[rfc-i] Role of the Editorial Board (was: Re: RFC Editor structure)

John C Klensni john+rfc at jck.com
Fri Sep 19 15:40:36 PDT 2008


I trust Bob will respond to this question and, in particular,
discuss his view of questions and issues on which the Ed Board
has been consulted, but I want to initiate the answering process
by identifying some areas in which the IAB is presumably already
quite aware of the Editorial Board's involvement...

--On Friday, 19 Sep 2008 17:01:08 +0200, Olaf Kolkman
<olaf at NLnetLabs.nl> wrote...

> Maybe you could  loosely describe whether there is any advice
> that the   Editorial board gives nowadays that are related to
> the   responsibilities that we identify for the RFC Editor
> function?
> For reference, these were those functions:
> 	? Identifying appropriate steps for RFC Series continuity
> 	? Participate in IAOC reviews of the RFC Publisher and RFC
> Publication functions to ensure the above mentioned continuity
> 	? RFC Style Manual publication for use by authors, editors,
> and the   RFC publisher
> 	? RFC errata process management
> 	? Liaison with the IAB
> [end question]

The IAB is presumably aware of the following (at least):

	(1) While the impetus for the ISSN work came from
	elsewhere in the community, the specific proposal
	received significant review of the plans by other Ed
	Board members.  
	(2) The document that evolved into RFC 4846 was largely
	an Ed Board project.  I held the pen up until the time
	that the IAB took over, but the document would have been
	significantly worse without contributions from other
	members as well as RFC Editor staff.  And, as you,
	Leslie, and Dave (at least) are aware, there were very
	few substantive changes in the document after the
	handoff -- most of the changes were simply to harmonize
	with the style and assumptions of what became RFC 4844.
	(3) The recent proposal for image file components of
	RFCs was another Ed Board project.

Note that other things, about which I hope Bob will comment,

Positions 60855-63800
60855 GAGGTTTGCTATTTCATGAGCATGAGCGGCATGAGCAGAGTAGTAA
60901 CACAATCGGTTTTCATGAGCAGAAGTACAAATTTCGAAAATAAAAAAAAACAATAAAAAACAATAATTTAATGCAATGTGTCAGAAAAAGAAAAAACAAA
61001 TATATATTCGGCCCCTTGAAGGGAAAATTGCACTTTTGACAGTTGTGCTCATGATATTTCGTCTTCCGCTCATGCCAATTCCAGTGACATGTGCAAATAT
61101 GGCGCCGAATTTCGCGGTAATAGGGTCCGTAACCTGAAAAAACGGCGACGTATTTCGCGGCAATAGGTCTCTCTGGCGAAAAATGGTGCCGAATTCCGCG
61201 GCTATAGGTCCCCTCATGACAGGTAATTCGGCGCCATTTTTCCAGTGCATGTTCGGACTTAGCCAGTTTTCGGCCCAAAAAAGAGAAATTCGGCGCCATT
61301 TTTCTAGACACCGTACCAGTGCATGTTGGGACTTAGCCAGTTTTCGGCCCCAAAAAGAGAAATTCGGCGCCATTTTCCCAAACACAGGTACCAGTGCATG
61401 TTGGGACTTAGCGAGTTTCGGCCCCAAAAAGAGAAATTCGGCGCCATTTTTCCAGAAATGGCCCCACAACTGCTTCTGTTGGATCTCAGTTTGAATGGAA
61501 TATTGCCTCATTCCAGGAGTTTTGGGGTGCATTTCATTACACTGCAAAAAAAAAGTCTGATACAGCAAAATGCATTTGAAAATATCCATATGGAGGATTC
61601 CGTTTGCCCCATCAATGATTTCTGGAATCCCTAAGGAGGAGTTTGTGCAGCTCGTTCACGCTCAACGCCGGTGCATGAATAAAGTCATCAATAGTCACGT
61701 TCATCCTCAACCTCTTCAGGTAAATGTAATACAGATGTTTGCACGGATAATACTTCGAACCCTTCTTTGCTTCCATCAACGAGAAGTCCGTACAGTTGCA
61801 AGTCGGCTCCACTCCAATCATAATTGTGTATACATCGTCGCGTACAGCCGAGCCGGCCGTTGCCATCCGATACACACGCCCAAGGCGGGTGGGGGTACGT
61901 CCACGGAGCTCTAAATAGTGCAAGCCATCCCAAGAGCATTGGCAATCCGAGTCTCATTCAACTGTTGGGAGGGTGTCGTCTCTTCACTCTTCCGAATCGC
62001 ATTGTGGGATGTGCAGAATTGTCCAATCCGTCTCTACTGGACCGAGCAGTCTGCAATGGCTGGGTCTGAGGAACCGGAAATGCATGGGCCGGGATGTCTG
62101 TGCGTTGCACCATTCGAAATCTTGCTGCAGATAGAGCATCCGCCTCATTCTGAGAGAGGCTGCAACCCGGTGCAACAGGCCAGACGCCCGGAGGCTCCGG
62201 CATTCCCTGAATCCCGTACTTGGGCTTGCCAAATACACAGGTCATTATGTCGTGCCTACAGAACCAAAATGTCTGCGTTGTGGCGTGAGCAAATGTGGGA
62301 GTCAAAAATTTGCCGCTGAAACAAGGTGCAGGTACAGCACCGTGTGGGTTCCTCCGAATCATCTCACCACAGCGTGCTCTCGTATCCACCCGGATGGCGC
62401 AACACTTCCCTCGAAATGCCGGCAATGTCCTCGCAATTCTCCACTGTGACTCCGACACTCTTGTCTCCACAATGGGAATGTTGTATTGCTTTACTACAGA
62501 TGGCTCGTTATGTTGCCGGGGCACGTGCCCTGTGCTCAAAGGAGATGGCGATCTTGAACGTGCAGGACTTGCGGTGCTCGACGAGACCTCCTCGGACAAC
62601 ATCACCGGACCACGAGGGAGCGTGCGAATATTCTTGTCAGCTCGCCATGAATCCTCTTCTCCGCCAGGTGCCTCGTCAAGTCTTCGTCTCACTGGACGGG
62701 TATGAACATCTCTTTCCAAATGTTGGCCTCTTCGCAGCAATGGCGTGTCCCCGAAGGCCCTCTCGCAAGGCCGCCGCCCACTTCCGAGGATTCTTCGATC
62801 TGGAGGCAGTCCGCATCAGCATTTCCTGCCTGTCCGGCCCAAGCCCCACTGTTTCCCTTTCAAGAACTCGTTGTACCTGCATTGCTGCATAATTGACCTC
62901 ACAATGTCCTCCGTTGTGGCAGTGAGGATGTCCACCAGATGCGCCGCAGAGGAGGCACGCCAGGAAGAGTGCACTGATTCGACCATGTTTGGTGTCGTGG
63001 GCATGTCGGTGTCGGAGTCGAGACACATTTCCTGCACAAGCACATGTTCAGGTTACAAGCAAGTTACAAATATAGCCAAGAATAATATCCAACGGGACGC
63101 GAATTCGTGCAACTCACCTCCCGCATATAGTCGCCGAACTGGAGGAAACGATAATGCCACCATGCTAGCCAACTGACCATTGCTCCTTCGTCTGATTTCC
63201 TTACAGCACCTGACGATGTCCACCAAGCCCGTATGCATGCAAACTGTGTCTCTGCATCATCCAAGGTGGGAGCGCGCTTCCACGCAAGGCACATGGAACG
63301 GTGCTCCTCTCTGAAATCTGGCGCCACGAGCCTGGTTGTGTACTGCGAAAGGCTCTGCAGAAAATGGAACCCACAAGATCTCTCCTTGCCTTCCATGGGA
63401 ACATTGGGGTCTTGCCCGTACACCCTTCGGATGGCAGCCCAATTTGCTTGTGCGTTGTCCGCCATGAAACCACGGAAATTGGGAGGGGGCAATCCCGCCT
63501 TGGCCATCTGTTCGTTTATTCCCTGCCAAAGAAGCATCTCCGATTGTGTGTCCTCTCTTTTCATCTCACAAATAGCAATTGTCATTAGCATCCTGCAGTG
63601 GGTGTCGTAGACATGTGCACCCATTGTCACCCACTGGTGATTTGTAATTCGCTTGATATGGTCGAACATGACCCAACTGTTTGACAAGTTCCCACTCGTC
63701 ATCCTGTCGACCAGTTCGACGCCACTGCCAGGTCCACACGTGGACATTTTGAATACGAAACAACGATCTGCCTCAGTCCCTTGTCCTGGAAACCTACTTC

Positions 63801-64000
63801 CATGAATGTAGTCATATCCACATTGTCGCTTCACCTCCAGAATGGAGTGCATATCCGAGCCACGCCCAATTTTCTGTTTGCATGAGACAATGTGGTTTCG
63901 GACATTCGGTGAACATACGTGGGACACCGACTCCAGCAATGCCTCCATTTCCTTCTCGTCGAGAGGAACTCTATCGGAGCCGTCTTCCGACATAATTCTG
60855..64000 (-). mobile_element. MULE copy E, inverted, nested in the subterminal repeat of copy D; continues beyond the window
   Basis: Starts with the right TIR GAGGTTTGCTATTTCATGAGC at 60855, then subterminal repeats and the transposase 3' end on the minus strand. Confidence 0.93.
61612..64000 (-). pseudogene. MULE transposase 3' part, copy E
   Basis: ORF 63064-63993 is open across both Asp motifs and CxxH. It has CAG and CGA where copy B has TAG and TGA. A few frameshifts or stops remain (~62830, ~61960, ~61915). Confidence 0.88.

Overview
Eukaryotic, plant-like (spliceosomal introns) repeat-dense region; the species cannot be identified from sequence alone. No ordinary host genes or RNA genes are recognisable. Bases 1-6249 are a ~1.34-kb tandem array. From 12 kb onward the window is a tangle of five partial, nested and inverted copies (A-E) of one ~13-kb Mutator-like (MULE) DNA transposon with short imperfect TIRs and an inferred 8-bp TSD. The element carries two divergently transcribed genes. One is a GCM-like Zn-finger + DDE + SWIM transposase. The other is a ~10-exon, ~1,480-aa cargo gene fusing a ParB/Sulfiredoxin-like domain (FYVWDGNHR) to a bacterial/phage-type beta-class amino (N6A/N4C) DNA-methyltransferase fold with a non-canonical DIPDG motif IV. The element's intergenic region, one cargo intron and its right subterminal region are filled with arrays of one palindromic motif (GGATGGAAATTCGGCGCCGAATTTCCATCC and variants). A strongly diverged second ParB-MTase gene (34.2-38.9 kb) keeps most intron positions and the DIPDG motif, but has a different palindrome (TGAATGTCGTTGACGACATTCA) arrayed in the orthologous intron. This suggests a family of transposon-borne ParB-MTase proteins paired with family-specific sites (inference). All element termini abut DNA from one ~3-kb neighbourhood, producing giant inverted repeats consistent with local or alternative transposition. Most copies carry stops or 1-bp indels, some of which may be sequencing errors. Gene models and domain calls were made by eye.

worked the other way -- the RFC Editor generated the ideas and
proposals and sought advice or review from the Editorial Board.

Speaking for myself only, I find three things interesting about
this list.   

	(i) In each case, much of the impetus came from Ed Board
	members.  So it is debatable whether the Ed Board
	members were providing [solicited] advice to the RFC
	Editor or initiating activities or proposals and taking
	the lead in putting them together, with the RFC Editor
	working closely with us.   The number of things on which
	the normal "RFC Editor asks for advice, we give it" is,
	of course, much larger.  I hope Bob will comment on the
	subset of those areas and topics that are not narrowly
	document review.
	(ii) While I would classify the first of these as
	vaguely "series utility and availability" if not
	strictly "integrity", the others are not, and I have no
	idea where they would fit in the model provided by the
	(iii) Those three examples are part of what I've tried
	to explain before, obviously unsuccessfully.  I think
	the community in general, and the IAB in particular, are
	underestimating the role of the RFC Editor function
	(including whatever advisors exist in the process -- and
	there has _always_ been an advisory function, however
	informal it may have been a decade or two ago) as a
	participating, and sometimes activity-initiating, part
	of the community, rather than simply a receiver of
	documents from "streams" and a publisher of those

Except in a very limited way --almost by side-effect-- RFC 4844
did not discuss those non-publication functions.  That was
probably appropriate given that its focus was the definition and
management of documentation streams.  Its Section 3.1 is a
description of the RFC Editor function _with respect to the
types of tasks the document discusses_.   It is no more a
"charter for the RFC Editor" or "complete description of the RFC
Editor function" (or task) than Section 3.2 is a complete
description of the IAB.  I note that 4844 doesn't even claim to
update RFC 2850.

Many of us understood the limited nature of the Section 3.1
description when that document was being prepared.   I have
assumed that the IAB did too, but maybe I was wrong.

But now, not very long after 4844 and 4846 were published, we've
got an organizational proposal that appears to assume that
anything not listed in 4844 is entirely out of scope for the RFC
Editor function or any of its components.  Given how things are
structured in 4844 and elsewhere, I think that is ok if the IAB
is willing and able to take an active role in the strategic
parts of the "RFC Editor" process, not just a role as reviewer
of proposals, but one of taking leadership in initiating and
shaping ideas for the evolution of the series.  Of course, if
the IAB were going to add that responsibility to the other
things on its plate, I hope the community would expect IAB
members would acquire, or be selected for, the level of
experience with publications --including editorial and editorial
board experience with other publications, management of document
streams and series, etc.-- that characterizes the present
Editorial Board (as well as reflecting the very broad technical
perspective and cross-area experience that 
the IAB is expected to have anyway).  I will address that issue
in somewhat more detail in a different note I'm working on.


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